care

(redirected from cord care)
Also found in: Dictionary, Thesaurus, Medical, Legal.

CARE

(Cooperative for Assistance and Relief Everywhere), nonprofit, nonsectarian federation of agencies devoted to channeling relief and self-help materials to needy people in foreign countries. Organized in the United States (1945) to help war-ravaged Europe, CARE soon expanded its program to include developing nations in Asia, Africa, and Latin America. Famous for its "CARE packages" of food and other necessities, CARE in now also involved in population, health care, land management, and small economic activity. It is now an international organization with 10 member countries and headquarters in Brussels.

care

  1. the work involved in supporting people who, because of physical frailty chronic illness or other forms of incapacity and disability, are incapable of leading an autonomous existence.
  2. other kinds of carework, e.g. in child-rearing (see CHILD CARE) and DOMESTIC LABOUR. This should be distinguished from care in sense 1.
Care in sense 1 operates over a wide range of social relations. A clear dividing line can be drawn between formal and informal care (see Abrams, 1978) as it exists in contemporary industrial societies. Formal care refers to services provided by agents of organization (statutory, voluntary and/or private) to people within clearly defined categories of need. Informal care is personally directed towards certain people who have a social relationship with their carer - usually a family member, and most often a spouse (Parker, 1993), or female relative.

Feminist sociologists (see also FEMINISM) have had a major impact on the understanding of care and caring relationships. They have argued that caring is ‘a gendered concept’ and that women constitute the majority of carers both informally, in the private sphere, and as low-paid care workers (‘care assistants’) in the formal sector (Finch and Groves, 1982; Ungerson, 1987; Lewis and Meredith, 1988). Studies of caring have examined the complex reasons why women care and the particular problems and difficulties they face. Social policies involving decarceration and COMMUNITY CARE, the decline of neighbour-hood and COMMUNITY associated with increasing SOCIAL (and geographical) MOBILITY, have placed an increasing burden on individual women carers. There is some evidence that women are reluctant to enter caring relationships with female relatives but lack viable alternatives (Cotterill, 1994). Recent research using data from the 1980 British General Household Survey has also pointed to the significant contribution made by male carers, particularly men who care for their wives (Arber and Gilbert, 1989).

care, custody, and control

Describes a standard exclusion in liability insurance policies. Under this exclusion, the liability insurance does not apply to damage to property in the care or custody of the insured, or to damage to property over which the insured is for any purpose exercising physical control.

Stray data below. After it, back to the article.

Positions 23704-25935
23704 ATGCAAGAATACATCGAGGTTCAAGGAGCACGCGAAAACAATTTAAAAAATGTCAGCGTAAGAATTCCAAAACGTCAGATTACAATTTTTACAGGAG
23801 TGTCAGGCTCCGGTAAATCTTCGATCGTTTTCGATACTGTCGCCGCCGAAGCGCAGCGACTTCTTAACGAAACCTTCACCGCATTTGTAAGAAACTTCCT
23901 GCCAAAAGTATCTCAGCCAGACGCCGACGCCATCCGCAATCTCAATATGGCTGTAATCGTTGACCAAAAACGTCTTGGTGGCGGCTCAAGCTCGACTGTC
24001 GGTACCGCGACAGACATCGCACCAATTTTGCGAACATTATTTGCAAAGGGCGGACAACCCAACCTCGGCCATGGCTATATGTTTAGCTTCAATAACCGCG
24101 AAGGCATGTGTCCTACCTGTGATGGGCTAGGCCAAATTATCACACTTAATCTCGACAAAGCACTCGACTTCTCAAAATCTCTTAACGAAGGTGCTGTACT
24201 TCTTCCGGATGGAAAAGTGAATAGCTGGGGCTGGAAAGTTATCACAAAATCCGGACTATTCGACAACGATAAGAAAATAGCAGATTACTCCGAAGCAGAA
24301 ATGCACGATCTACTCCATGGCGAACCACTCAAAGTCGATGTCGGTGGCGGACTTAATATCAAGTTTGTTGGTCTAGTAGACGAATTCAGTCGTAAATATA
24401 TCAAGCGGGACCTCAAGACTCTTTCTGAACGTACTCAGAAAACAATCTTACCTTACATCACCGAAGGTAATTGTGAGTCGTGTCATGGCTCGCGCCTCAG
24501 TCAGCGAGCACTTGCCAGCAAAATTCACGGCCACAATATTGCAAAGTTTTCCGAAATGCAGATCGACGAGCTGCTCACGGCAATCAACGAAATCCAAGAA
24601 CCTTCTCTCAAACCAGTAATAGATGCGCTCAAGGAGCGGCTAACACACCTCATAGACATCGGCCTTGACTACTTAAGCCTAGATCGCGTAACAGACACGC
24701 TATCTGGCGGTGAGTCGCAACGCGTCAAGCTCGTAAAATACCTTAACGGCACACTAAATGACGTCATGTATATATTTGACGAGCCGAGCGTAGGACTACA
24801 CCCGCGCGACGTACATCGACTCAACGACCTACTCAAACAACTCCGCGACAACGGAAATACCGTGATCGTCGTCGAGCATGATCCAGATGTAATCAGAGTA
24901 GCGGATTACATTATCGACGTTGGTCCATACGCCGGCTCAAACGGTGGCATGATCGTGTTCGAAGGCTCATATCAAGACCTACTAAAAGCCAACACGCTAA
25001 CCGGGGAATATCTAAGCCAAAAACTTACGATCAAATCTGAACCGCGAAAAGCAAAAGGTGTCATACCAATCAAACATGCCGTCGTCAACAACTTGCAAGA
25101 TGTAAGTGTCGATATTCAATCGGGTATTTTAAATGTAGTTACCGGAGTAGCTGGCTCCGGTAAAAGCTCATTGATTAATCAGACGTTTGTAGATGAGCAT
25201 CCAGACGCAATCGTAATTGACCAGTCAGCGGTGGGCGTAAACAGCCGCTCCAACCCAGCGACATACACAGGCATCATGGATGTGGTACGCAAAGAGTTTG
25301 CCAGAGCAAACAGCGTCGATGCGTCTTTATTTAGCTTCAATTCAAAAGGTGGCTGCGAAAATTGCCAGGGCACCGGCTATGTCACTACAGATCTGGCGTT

CARE

agency devoted to channeling relief to needy people abroad. [Am. Hist.: NCE, 456]

care

in (or into) care Social welfare made the legal responsibility of a local authority by order of a court
References in periodicals archive ?
Cord care practices may directly contribute to infections in the newborn which accounts for the 26 per cent of global under five deaths, experts say.
According WHO estimate about 49000 newborn children died due to NNT during the year 2013, most of them in rural areas of developing countries where majority of the deliveries are conducted at home in the absence of trained birth attendants using unhygienic practices and without aseptic cord care.
3) Given the high rates of facility-based delivery and the low neonatal mortality rates found in the two African studies, the comment's authors recommend that no changes be made to the current WHO guidelines for cord care.
Conclusions: Topical application of breast milk on umbilical cord care leads to quick cord separation time and can be used as easy, cheep, non injury methods for umbilical cord care.
The skin and umbilicus was nidus, and source of infection for the sepsis probably was because of unhygienic umbilical cord care, application of different unclean substances, and branding.
These include regular antenatal checkup of pregnant mothers and delivering with the help of a skilled health worker, enhancing new born resuscitation skills of health care providers such as helping babies breathe, keeping newborns warm, ensuring umbilical cord care and supporting early initiation of exclusive breast feeding.
2,3 A number of factors contribute to the high incidence of omphalitis in developing countries: unhygienic delivery practices, unskilled birth attendants, use of non-sterile cutting instruments, and harmful traditional cord care practices.
So they developed the UK's first cord care specific site - www.
We saw significant improvements in areas such as basic hygiene by birth attendants, clean cord care and women responding earlier to care needs.
Topics covered in the article include breast milk, breastfeeding, jaundice, vomiting, pacifier use and umbilical cord care.
Chapters cover how to build and maintain a warming box, how to properly use a bulb syringe on newborn puppies, umbilical cord care, why puppies must ingest colostrum (an immunity boosting substance produced by the mother) or a suitable substitute early on, how to treat a sick newborn pup if veterinary care is not immediately available, remedying a puppy that becomes chilled or dehydrated, and much more.